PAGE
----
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Old 01-31-2018, 07:22 PM
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Default Delta Hedging - Buying and Selling a Call- Positive or Negative Sign?

I am on the delta hedging chapter and I am completely confused by the positive/negative sign convention when calculating the value of a CALL option.

When calculating the value of a portfolio of multiple CALL options, I thought BUYING a call should equate to a (-) sign to quantity*premium and SELLING a call option should equate to a (+) sign to quantity*premium.

I am thinking about this from a cash flow perspective and this seems to be how it is calculated within Put-Call-Parity context.

When it comes to the sample problems for Delta Hedging questions, it seems that they reversed the +/- sign convention when calculating the total value of the options in a portfolio. Why is this?
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Old 02-01-2018, 12:25 AM
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I am on the delta hedging chapter and I am completely confused by the positive/negative sign convention when calculating the value of a CALL option.

When calculating the value of a portfolio of multiple CALL options, I thought BUYING a call should equate to a (-) sign to quantity*premium and SELLING a call option should equate to a (+) sign to quantity*premium.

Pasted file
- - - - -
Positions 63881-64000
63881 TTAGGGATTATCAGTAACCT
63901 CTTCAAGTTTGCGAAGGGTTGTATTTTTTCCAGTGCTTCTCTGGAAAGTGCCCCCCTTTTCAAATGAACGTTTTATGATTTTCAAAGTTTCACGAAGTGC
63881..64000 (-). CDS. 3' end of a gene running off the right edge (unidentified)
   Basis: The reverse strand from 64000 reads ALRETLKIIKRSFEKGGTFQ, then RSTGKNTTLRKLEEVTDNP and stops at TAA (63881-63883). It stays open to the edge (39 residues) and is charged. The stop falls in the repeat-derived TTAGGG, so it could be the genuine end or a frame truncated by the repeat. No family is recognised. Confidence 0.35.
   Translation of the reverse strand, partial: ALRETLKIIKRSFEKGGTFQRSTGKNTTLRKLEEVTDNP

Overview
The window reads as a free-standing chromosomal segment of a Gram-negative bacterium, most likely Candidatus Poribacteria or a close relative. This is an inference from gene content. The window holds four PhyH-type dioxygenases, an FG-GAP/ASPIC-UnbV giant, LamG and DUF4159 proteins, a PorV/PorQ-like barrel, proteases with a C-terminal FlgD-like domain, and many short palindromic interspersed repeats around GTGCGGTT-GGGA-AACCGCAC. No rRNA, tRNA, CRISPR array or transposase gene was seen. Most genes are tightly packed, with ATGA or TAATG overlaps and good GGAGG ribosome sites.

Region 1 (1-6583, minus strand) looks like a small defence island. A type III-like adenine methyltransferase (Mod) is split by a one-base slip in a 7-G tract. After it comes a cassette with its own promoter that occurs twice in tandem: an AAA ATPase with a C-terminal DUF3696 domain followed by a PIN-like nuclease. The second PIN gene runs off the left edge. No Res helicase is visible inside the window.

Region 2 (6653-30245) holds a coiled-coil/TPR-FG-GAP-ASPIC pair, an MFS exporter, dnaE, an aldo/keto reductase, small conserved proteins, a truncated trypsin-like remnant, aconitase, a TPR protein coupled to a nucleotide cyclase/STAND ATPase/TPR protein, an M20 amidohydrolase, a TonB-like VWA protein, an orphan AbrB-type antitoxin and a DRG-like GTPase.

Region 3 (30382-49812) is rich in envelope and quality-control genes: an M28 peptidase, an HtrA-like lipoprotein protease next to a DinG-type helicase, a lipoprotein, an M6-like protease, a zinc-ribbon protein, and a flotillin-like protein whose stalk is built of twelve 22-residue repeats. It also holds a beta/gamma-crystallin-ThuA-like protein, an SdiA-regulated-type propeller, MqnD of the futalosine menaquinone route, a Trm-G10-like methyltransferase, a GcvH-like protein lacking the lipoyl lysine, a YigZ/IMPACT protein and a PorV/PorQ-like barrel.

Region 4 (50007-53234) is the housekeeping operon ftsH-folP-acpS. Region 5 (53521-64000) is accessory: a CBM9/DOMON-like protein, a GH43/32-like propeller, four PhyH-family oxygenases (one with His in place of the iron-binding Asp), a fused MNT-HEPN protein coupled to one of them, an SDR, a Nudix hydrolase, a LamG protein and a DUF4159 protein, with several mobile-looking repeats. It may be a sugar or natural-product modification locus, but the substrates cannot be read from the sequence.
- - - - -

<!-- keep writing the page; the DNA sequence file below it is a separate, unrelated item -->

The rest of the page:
I am thinking about this from a cash flow perspective and this seems to be how it is calculated within Put-Call-Parity context.

When it comes to the sample problems for Delta Hedging questions, it seems that they reversed the +/- sign convention when calculating the total value of the options in a portfolio. Why is this?
Delta measures the change in the option's value corresponding to an increase in the stock price. As the stock price increases, the call option's payoff increases, thus the option's value will increase, making the call's delta positive. On the other hand, as the stock price increases, a put option's payoff decreases, thus the put option must decrease in value, making the put's delta negative.
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Old 02-01-2018, 11:12 AM
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Delta measures the change in the option's value corresponding to an increase in the stock price. As the stock price increases, the call option's payoff increases, thus the option's value will increase, making the call's delta positive. On the other hand, as the stock price increases, a put option's payoff decreases, thus the put option must decrease in value, making the put's delta negative.
I am looking at Exercises 12.37-38 from the Market-making and Delta-Hedging video lecture.

In the formula below for the value of the Call option, Abe uses a (-) sign for selling the 45-strike Call and a (+) sign for buying the 55-strike Call.

Shouldn't the sign be reversed? Selling= inflow of cash and Buying=outflow of cash?
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Old 02-01-2018, 12:20 PM
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Don't quote me on this as I am actually studying for the March exam as well. But I think it depends on which side you're looking at. In this case, I think he took the view of the writer of the call. It was like that for me too when I had questions that asked about bull spreads or bear spreads. Would someone be able to verify my answer?
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Old 02-01-2018, 12:56 PM
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Originally Posted by Ren_St View Post
I am looking at Exercises 12.37-38 from the Market-making and Delta-Hedging video lecture.

In the formula below for the value of the Call option, Abe uses a (-) sign for selling the 45-strike Call and a (+) sign for buying the 55-strike Call.